Wellons, 754 F.3d at 1263 (quoting Chavez v. Fla. SP Warden, 742 F.3d 1267, 1271 (11th Cir.2014)). We review the district court's denial of a motion for a temporary restraining order only for an abuse of discretion. DeYoung v. Owens, 646 F.3d 1319, 1324 n. 2 (11th Cir.2011). We review de novo the grant of a motion to dismiss, accepting the complaint's allegations as true and construing them in the light most favorable to the plaintiff. Powell v. Thomas, 643 F.3d 1300, 1302 (11th Cir.2011).
The State contends that Gissendaner's § 1983 complaint is time-barred, and that the district court therefore did not abuse its discretion in denying her motion for a temporary restraining order or stay. If a complaint is untimely, it will not succeed on the merits. Crowe v. Donald, 528 F.3d 1290, 1293 (11th Cir.2008). Though the district court's order did not address the statute of limitations when Georgia raised it as a ground for denying Gissendaner's motion, we may consider it as a basis for affirming that court's judgment. See Wellons, 754 F.3d at 1263; see also Crowe, 528 F.3d at 1292 (relying on the statute of limitations, instead of the district court's actual grounds, because an appellate court may “affirm on any ground supported by the record”) (quotation marks omitted).
Like other actions brought under § 1983, a challenge to a state's method of execution is subject to the statute of limitations governing personal injury actions in the state where the challenge was brought. McNair v. Allen, 515 F.3d 1168, 1173 (11th Cir.2008). Gissendaner brought her claim in Georgia, which has a two-year statute of limitations period. Crowe, 528 F.3d at 1292 (citing Ga.Code Ann. § 9–3–33). A claim challenging the state's method of execution “accrues on the later of the date on which” direct review is completed by denial of certiorari, “or the date on which the capital litigant becomes subject to a new or substantially changed execution protocol.” McNair, 515 F.3d at 1174.6 Of course, a claim that accrues by virtue of a substantial change in a state's execution protocol is limited to the particular part of the protocol that changed. See Henyard v. Sec'y, DOC, 543 F.3d 644, 647–48 (11th Cir.2008). In other words, a substantial change to one aspect of a state's execution protocol does not allow a prisoner whose complaint would otherwise be time-barred to make a “wholesale challenge” to the State's protocol. See id. at 647.
Gissendaner's state review became final in April 2001, see Gissendaner v. Georgia, 531 U.S. 1196, 121 S.Ct. 1201, 149 L.Ed.2d 115 (2001), and Georgia adopted lethal injection as its method of execution in October 2001, see Wellons, 754 F.3d at 1264. So unless Gissendaner's complaint alleges facts or presents evidence showing that Georgia's lethal injection procedure has “substantially changed” in the twenty-four months before she filed her complaint on February 20, 2015, her challenge is time-barred. See Wellons, 754 F.3d at 1263–64; see also Mann v. Palmer, 713 F.3d 1306, 1313–14 (11th Cir.2013) (stating that factual allegations and evidence attached to the complaint may establish a “substantial change” in an execution protocol).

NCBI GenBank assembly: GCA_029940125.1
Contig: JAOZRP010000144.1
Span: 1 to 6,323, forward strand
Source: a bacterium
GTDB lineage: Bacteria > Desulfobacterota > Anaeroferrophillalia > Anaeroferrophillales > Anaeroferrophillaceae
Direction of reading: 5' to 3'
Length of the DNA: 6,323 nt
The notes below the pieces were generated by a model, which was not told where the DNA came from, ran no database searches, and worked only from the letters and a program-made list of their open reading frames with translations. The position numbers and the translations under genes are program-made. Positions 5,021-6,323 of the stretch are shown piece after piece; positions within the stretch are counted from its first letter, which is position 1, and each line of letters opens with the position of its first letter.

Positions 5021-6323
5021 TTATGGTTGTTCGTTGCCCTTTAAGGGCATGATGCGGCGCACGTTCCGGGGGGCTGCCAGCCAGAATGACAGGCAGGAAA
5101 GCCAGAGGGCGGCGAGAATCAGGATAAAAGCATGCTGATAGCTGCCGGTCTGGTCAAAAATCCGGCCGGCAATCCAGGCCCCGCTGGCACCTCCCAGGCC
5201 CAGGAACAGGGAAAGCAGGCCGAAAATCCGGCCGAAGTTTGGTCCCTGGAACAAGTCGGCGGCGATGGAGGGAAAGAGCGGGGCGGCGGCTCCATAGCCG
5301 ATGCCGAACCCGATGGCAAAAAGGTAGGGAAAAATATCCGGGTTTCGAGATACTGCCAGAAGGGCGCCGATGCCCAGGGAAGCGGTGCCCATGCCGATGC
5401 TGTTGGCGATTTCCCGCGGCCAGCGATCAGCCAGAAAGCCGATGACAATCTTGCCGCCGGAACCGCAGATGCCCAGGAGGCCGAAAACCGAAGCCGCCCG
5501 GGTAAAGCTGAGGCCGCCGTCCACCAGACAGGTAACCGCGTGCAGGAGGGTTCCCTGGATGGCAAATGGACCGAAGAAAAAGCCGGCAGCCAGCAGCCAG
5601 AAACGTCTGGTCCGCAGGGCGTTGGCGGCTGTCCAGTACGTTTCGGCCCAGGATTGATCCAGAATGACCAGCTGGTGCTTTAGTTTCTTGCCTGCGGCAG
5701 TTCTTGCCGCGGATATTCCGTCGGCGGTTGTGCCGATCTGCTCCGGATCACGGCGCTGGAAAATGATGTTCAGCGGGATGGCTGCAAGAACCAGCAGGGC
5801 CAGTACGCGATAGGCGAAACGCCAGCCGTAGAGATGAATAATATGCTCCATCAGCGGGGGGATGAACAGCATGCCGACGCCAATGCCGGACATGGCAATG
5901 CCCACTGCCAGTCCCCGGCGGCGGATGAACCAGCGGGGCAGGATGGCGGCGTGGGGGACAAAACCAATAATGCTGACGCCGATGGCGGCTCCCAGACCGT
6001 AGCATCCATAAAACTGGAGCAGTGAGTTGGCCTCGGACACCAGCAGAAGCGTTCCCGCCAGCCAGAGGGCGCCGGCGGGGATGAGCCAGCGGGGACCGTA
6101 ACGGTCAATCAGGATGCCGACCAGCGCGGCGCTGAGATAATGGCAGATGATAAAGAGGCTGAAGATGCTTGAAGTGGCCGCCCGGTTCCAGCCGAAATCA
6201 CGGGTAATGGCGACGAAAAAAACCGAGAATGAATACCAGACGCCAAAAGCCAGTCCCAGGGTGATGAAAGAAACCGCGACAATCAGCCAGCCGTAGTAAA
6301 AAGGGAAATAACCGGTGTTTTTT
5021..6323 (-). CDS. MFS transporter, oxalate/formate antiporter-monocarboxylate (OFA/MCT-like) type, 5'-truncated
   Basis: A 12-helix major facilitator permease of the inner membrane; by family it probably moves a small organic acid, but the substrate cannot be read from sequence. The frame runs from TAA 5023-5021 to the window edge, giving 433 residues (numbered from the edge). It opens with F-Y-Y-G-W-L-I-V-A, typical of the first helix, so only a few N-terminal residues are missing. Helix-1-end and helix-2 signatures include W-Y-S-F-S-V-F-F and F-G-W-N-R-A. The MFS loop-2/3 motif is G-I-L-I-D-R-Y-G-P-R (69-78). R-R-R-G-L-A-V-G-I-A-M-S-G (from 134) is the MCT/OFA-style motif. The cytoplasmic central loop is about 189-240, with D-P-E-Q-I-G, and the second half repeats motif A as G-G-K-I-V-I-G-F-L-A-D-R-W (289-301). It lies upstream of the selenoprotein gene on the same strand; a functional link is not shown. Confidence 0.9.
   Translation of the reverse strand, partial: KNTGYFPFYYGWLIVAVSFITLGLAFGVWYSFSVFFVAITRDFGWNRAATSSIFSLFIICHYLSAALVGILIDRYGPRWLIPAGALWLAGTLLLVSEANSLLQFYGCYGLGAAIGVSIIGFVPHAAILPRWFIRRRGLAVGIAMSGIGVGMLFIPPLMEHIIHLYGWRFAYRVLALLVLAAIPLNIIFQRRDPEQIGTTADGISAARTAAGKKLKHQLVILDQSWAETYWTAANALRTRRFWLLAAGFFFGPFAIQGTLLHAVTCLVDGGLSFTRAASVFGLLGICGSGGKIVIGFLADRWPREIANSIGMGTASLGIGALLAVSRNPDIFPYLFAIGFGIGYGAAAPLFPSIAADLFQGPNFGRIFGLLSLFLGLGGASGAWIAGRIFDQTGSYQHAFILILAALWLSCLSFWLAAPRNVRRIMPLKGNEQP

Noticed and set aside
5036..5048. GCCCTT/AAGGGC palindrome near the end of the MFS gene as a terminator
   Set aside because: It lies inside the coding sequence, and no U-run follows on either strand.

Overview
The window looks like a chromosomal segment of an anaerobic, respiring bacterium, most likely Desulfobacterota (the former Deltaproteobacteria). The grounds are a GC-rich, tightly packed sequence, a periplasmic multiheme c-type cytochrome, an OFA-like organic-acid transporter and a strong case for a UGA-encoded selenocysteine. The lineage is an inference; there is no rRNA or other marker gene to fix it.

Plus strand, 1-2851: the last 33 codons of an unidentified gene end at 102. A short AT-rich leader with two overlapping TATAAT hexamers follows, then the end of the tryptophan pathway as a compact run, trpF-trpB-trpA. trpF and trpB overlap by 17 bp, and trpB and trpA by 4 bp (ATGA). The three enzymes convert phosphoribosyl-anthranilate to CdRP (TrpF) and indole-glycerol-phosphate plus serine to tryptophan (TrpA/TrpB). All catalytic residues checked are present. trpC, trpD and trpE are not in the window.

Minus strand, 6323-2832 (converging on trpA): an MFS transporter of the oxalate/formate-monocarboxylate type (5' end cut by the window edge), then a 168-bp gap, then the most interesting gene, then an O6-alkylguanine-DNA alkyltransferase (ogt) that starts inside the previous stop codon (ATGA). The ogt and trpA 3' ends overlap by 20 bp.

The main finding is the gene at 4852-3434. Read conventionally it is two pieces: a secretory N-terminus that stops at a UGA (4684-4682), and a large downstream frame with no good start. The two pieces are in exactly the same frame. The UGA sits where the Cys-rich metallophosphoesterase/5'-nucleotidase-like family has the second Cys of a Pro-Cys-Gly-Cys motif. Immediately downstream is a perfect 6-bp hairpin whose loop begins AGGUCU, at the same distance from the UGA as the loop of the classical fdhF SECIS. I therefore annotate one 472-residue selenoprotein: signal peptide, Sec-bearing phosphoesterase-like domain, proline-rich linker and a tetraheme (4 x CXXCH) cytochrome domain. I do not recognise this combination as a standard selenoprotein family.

Several of Gissendaner's claims are untimely because they rely on factual conditions that have not changed in the past twenty-four months. For example, she claims that Georgia does not have adequate training and procedures to establish intravenous access, but she does not identify any change in the past twenty-four months that Georgia has made either to the prescribed method for establishing intravenous access or to the requisite qualifications of the individuals on the IV Team.7
The affidavit from Dr. Zivot relies on the July 17, 2012, written protocol, which had been in place for more than two years before the complaint was filed. And the news stories regarding recent executions in other states do not establish a change in Georgia's protocol because they are not “evidence of how pentobarbital is actually administered in [Georgia].” Arthur v. Thomas, 674 F.3d 1257, 1262 (11th Cir.2012). Similarly, Gissendaner claims that the fact that Georgia's written protocol does not make any specific provisions for the proper storage of the execution drugs creates a risk that the drugs will expire before they are used. But that claim is based on Dr. Sasich's reading of Georgia's written protocol, not on any facts about Georgia's recent storage practice or any of the recent executions it has carried out, and the written protocol has been in place since July 17, 2012—more than two years before her complaint was filed.